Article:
As yields rise, modified duration decreases. A higher modified duration implies that a security is more interest rate sensitive. Conversely, a lower modified duration implies that a security is less sensitive. Modified duration assumes no convexity, but for small changes in yield it’s an effective measure of interest rate sensitivity that can be used to manage interest rate risk.
Calculating the modified duration of a bond or note can be a rather complicated procedure. Assuming that you already know what the modified duration of a bond or note is, you can use it to derive the security’s DV01.
For example, if the modified duration of a Treasury security is 6.23 years, the DV01 of the instrument is:
[ (0.01 x Modified Duration) x Price ] x 0.01 = DV01
[ (0.01 x 6.23) x $108,593.75 ] x 0.01 = $67.65
If you break down the formula, you find three components:
(0.01 x Modified Duration): The slope of the price-yield curve at the current price.
Price: The current price from which the DV01 will be calculated.
0.01: Single basis point move.
By using this formula, we see that the DV01 is based upon its sensitivity (slope), position on the price-yield curve (price), and magnitude of the rate change (one basis point).
A Word of Caution: These calculations are used to monitor small changes in interest rates. Since modified duration assumes no convexity (when in fact there is), the greater the rate change, the greater the error due to this assumption.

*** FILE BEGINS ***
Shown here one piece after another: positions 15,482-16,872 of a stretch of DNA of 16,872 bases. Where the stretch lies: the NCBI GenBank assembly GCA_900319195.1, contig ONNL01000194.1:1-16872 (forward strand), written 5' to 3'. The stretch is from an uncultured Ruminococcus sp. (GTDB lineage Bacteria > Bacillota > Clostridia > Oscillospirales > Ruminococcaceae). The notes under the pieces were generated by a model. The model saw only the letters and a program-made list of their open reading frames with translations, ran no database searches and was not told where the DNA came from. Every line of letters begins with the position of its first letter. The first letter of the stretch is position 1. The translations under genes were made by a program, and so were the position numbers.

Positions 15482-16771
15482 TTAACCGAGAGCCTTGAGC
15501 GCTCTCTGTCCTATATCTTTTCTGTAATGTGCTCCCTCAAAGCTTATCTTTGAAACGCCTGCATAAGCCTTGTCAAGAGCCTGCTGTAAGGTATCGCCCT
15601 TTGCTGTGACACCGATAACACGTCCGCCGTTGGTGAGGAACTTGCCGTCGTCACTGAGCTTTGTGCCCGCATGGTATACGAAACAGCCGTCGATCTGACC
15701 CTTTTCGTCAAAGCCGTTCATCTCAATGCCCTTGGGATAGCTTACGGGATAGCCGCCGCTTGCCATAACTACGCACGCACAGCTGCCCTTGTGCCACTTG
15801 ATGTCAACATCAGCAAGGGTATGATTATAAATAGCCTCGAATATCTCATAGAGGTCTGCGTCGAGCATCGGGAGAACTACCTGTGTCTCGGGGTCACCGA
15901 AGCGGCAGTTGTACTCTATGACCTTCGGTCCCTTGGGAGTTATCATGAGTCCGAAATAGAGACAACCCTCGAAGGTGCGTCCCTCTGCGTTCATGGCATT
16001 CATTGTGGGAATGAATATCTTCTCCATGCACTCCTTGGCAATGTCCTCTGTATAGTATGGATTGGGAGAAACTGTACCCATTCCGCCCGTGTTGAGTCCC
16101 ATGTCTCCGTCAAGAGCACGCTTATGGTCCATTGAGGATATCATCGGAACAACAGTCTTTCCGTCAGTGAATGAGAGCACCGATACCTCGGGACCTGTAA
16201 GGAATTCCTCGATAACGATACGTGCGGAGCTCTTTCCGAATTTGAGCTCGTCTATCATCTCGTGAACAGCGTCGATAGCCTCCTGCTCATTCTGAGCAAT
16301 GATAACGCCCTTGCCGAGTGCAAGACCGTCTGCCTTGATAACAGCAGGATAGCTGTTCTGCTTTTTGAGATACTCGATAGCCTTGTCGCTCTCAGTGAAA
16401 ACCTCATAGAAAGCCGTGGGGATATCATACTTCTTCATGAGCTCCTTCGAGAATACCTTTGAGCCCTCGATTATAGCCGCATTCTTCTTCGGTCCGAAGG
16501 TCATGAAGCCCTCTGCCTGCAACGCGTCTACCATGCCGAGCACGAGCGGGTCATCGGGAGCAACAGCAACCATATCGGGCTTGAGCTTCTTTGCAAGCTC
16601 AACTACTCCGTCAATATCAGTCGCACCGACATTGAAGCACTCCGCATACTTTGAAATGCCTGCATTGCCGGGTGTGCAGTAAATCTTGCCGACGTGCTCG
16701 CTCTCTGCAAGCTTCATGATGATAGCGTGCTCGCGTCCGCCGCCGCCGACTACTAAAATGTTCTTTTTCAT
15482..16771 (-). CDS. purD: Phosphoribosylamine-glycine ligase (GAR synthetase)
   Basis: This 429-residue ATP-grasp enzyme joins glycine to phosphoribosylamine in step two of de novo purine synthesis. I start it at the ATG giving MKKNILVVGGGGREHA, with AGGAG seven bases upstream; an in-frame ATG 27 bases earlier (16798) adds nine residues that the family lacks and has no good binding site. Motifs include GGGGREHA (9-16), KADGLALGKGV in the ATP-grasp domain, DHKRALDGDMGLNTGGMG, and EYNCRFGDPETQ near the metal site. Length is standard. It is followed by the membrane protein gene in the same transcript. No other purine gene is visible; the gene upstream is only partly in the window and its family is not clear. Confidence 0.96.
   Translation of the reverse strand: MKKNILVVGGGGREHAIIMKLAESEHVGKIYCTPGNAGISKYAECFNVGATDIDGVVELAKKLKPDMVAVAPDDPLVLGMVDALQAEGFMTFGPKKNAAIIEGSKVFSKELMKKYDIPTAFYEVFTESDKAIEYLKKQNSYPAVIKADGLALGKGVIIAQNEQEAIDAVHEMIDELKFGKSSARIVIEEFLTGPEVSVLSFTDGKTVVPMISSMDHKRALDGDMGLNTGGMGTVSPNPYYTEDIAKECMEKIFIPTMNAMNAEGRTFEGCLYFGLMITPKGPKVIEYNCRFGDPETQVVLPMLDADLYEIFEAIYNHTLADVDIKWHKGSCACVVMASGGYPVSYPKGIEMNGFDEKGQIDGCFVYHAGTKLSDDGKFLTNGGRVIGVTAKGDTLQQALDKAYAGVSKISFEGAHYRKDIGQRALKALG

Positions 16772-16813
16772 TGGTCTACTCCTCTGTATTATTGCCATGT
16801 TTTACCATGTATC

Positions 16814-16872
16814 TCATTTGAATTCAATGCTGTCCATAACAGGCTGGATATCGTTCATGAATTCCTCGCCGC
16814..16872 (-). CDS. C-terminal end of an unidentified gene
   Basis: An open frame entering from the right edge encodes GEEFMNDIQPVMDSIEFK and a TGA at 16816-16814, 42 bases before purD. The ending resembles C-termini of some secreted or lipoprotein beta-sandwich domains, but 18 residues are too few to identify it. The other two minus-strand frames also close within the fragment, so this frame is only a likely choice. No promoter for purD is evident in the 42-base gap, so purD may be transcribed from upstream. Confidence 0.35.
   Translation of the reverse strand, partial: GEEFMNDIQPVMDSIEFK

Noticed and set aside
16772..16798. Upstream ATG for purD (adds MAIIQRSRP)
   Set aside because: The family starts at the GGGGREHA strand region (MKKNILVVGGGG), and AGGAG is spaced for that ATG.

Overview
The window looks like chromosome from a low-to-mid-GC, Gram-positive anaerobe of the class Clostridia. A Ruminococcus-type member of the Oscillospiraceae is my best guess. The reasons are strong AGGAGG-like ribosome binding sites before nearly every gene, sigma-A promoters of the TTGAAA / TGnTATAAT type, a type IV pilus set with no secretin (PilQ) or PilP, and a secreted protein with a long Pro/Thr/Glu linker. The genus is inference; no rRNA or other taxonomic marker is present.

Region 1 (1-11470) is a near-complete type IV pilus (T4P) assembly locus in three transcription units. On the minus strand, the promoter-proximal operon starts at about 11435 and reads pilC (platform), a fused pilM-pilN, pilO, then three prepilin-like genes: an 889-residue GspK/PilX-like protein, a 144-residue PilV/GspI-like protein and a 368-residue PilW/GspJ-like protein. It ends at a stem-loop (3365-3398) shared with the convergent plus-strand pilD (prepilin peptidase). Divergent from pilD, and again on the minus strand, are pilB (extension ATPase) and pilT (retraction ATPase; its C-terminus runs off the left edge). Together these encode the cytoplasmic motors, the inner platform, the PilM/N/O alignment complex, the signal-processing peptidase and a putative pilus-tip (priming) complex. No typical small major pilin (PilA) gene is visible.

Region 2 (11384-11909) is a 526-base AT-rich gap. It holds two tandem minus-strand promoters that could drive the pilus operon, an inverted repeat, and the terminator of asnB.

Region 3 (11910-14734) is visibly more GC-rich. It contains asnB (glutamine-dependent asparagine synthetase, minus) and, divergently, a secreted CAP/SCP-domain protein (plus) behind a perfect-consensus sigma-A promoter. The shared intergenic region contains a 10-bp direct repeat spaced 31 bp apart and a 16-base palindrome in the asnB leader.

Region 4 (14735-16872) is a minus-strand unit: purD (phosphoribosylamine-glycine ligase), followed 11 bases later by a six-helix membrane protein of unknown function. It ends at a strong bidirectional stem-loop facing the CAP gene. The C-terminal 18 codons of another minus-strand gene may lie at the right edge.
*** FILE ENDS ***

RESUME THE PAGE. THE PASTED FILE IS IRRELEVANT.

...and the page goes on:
Calculating the DV01 of a U.S. Treasury Futures Contract
The price of a Treasury futures contract typically derives from the price of the most economical Treasury security to deliver into the contract. Under most market circumstances, the price of a Treasury futures contract tracks the price of the CTD Treasury security. Since a Treasury futures contract derives its DV01 from the Treasury securities in the contract’s delivery basket, it is important to know what security is being tracked. Once you have identified the CTD security and determined its DV01, you can then calculate the Treasury futures contract’s DV01.
Every cash note or bond that is eligible for delivery has a conversion factor. For any delivery month, each deliverable issue has a specific conversion factor that reflects its coupon and remaining time to maturity as of that delivery month. A conversion factor is the approximate decimal price at which $1 par of a security would trade if it had a 6% yield-to-maturity.